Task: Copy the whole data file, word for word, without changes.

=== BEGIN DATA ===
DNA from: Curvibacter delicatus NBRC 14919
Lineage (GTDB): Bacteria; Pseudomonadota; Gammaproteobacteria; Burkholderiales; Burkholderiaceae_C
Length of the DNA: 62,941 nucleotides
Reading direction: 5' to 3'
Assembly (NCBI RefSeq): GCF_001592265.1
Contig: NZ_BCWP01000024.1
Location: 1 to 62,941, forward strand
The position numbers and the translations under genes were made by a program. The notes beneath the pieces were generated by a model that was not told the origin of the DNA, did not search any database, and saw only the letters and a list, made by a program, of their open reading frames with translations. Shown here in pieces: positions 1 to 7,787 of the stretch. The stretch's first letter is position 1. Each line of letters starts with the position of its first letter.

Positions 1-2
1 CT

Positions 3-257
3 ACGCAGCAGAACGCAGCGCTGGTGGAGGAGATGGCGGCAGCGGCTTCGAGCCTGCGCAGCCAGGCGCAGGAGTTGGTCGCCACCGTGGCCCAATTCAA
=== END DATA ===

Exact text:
DNA from: Curvibacter delicatus NBRC 14919
Lineage (GTDB): Bacteria; Pseudomonadota; Gammaproteobacteria; Burkholderiales; Burkholderiaceae_C
Length of the DNA: 62,941 nucleotides
Reading direction: 5' to 3'
Assembly (NCBI RefSeq): GCF_001592265.1
Contig: NZ_BCWP01000024.1
Location: 1 to 62,941, forward strand
The position numbers and the translations under genes were made by a program. The notes beneath the pieces were generated by a model that was not told the origin of the DNA, did not search any database, and saw only the letters and a list, made by a program, of their open reading frames with translations. Shown here in pieces: positions 1 to 7,787 of the stretch. The stretch's first letter is position 1. Each line of letters starts with the position of its first letter.

Positions 1-2
1 CT

Positions 3-257
3 ACGCAGCAGAACGCAGCGCTGGTGGAGGAGATGGCGGCAGCGGCTTCGAGCCTGCGCAGCCAGGCGCAGGAGTTGGTCGCCACCGTGGCCCAATTCAA